Outgoing Ascension Parish President Tommy Martinez says he plans to take off most of December.

Heading into the end of his fourth and final term as Ascension’s top executive, Martinez says he has some accrued vacation time to dispense with after years in parish government.

But he may have a few ribbon-cuttings to squeeze into his vacation schedule.

For the last six to eight months, Martinez’s administration has been on a hard push to wrap up about $20.5 million in public building and facility projects conceived, funded and begun during his two most recent terms in office.

While some projects are still underway, others are already completed or are just about finished. The renovations and expansion of the Ascension Council on Aging building in Gonzales and the Ascension Counseling Center are done. Also, completed or nearly completed is the construction of the Sorrento Community Center, the west Ascension public works building and a Donaldsonville splash park.

Most are being paid for from parish funds, but some, like a $5.7 million renovation of the Lamar-Dixon Expo Center 4-H building and the $660,000 Sorrento center are being paid for with federal recovery grants stemming from Hurricane Gustav or from other federal or state sources.

A $3.1 million soccer field project at Lamar-Dixon is underway, but it won’t be completed until after Martinez is out of office.

Other big projects are also moving along but not done, including the $5.9 million purchase of Peoples Water Service Co. in Donaldsonville, and the planned construction of a $6.5 million second access road to Lamar-Dixon.

“I’ve been busy,” Martinez said in a recent interview. “I’m making sure the people get what they paid for.”

Probably the crown jewel of all those projects, a $6.9 million parish administrative complex, was accepted by the Parish Council Thursday as substantially complete.

A procedural step in government public works administration, “substantially complete” means a new building can be occupied, is down to the final details and is close to being paid off.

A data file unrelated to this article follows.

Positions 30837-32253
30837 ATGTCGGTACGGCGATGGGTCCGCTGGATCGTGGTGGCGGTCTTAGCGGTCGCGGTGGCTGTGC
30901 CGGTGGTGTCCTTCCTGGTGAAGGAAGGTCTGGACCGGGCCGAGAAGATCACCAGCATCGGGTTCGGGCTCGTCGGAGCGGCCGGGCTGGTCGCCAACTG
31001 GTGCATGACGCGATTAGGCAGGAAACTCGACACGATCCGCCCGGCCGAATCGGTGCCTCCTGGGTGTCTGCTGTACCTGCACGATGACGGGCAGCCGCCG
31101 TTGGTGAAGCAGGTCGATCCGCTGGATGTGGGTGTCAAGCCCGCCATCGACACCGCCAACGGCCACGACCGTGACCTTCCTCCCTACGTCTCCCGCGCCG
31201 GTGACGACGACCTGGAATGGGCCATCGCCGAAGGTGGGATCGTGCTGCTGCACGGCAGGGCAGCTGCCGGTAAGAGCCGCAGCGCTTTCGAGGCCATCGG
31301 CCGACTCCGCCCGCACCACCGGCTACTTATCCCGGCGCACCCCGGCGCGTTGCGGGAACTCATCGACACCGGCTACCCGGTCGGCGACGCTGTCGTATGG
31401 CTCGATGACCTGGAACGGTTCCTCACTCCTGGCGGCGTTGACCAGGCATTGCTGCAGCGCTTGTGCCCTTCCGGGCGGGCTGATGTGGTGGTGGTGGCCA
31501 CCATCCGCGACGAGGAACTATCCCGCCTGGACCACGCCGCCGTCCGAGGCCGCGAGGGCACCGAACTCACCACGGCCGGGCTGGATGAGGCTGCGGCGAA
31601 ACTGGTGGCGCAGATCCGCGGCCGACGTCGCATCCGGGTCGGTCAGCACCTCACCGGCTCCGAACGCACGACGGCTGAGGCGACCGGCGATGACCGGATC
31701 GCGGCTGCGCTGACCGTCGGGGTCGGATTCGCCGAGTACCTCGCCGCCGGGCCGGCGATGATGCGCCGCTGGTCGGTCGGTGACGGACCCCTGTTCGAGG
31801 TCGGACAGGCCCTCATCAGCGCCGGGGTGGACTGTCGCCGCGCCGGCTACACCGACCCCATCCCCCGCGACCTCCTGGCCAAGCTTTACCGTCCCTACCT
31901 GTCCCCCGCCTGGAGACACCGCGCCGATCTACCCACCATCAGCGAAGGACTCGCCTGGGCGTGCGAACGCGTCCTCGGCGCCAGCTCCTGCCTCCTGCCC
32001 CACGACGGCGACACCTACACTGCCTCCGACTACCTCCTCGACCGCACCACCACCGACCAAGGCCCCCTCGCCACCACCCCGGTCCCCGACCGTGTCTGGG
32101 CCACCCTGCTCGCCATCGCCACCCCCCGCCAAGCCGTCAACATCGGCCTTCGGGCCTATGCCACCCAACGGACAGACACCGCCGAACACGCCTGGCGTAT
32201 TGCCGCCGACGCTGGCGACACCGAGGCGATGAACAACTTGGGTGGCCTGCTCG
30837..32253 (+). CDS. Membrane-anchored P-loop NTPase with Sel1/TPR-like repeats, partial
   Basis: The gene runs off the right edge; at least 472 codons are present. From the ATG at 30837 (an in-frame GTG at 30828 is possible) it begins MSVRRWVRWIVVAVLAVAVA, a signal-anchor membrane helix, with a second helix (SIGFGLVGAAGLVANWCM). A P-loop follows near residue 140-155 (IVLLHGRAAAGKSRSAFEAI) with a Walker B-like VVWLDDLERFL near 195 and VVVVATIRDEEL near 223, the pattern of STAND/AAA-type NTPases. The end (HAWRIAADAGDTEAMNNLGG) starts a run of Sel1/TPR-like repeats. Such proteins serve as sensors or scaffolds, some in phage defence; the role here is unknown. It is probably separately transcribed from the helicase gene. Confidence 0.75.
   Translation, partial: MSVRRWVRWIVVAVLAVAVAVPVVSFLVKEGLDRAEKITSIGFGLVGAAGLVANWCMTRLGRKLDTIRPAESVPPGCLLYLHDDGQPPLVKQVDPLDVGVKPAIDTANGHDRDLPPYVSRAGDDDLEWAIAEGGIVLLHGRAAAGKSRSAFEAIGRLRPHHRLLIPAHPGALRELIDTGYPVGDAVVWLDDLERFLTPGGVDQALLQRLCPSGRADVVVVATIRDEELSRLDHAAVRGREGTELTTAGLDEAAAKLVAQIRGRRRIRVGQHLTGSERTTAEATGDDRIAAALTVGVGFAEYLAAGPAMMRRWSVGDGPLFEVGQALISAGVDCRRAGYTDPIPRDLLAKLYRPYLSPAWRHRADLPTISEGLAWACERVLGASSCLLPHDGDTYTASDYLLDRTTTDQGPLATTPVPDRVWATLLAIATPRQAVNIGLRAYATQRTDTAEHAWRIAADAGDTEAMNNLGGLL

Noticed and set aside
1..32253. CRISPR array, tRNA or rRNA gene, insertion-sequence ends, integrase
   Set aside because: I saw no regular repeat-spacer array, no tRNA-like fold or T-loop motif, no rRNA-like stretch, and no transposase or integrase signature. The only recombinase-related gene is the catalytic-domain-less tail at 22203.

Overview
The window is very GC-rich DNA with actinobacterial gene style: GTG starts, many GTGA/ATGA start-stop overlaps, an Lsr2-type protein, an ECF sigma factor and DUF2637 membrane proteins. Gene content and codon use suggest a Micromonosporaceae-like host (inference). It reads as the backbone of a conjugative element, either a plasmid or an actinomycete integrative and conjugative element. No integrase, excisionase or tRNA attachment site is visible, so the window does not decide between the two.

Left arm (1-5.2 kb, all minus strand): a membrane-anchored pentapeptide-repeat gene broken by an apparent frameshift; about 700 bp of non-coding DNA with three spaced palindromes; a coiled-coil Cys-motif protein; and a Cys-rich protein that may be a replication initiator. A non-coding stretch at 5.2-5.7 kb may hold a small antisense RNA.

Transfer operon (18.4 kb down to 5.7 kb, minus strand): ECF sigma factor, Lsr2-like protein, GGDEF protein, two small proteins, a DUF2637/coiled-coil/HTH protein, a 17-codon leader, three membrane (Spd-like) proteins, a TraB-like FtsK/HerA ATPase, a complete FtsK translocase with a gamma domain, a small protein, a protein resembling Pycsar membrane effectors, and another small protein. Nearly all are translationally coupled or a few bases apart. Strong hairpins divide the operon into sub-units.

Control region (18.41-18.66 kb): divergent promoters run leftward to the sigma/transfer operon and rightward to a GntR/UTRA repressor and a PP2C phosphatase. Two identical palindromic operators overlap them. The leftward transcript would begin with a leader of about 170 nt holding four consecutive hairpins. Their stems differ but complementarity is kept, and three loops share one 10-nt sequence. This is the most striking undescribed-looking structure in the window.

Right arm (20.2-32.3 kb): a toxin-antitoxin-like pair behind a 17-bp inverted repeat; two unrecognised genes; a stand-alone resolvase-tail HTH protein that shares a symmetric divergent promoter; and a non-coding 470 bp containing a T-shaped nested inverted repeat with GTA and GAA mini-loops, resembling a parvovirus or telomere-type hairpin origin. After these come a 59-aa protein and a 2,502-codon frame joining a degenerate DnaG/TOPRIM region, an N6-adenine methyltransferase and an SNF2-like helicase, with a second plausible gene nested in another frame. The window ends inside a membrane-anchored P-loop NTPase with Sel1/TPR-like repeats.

Located on East Worthey Road, roughly catty-corner from the Parish Courthouse Annex in Gonzales, the new contemporary-style parish government complex sits along a lake that once framed East Ascension Hospital, which was demolished in 2014.

The parish used a $5 million surplus in the defunct public hospital’s accounts, plus sales tax revenue that had been set aside for industrial construction rebates but never used, to pay for the 33,500-square-foot administrative building.

Construction will cost nearly $6.6 million, but the building required emergency backup generators, which were bid separately and are needed, in part, for the parish’s computer servers, pushing the total construction cost to about $6.9 million.

Some critics questioned the need for the building at a time when the parish is struggling to pay for other infrastructure, but Martinez claimed the complex was long overdue for the fast-growing parish.

The new complex will allow the parish to open up its old administrative space to the 23rd Judicial District Attorney’s Office. The parish now leases cramped office space to District Attorney Ricky Babin.

The new complex is about a month behind early projections, but Martinez and some staff have already moved in. Ceremonies commemorating the new building are planned for Dec. 17.

The 4-H building at Lamar-Dixon, once a warehouse where BP stored extra equipment to contain leaking oil during the Deepwater Horizon disaster, is being transformed under a $5.7 million project. When finished, the building will have heating, air conditioning, a kitchen, dressing rooms, offices and 62,500 square feet of meeting space.

The building is part of Martinez’s long-term vision to use Lamar-Dixon for convention-type events and generate revenue for the parish-owned facility.

On Friday, contractors were painting new interior ceiling insulation and gluing insulation coverings onto the building’s new cooling system.

The building also was one of several on Lamar-Dixon’s 247 acres to have its exterior roof hardened against storms under another $4.2 million federal grant, Martinez said. He said he has given the contractor until Dec. 20 to finish the renovations.

Meanwhile, his administration plans a ceremonial ribbon-cutting for the Donaldsonville spray park and the Department of Public Works west building Dec. 3.

Martinez also hopes to start a few new projects before he leaves office, including putting both phases of the Lamar-Dixon connector road out to bid.

The first section will tie La. 44 to South St. Landry Avenue, the current access road to Lamar-Dixon, which is being financed by a $5.2 million state appropriation. The second section will tie South St. Landry to Ashland Road and open up a route for workers in the parish’s chemical corridor.

“We’re just about ready,” Martinez said.

Follow David J. Mitchell on Twitter @NewsieDave.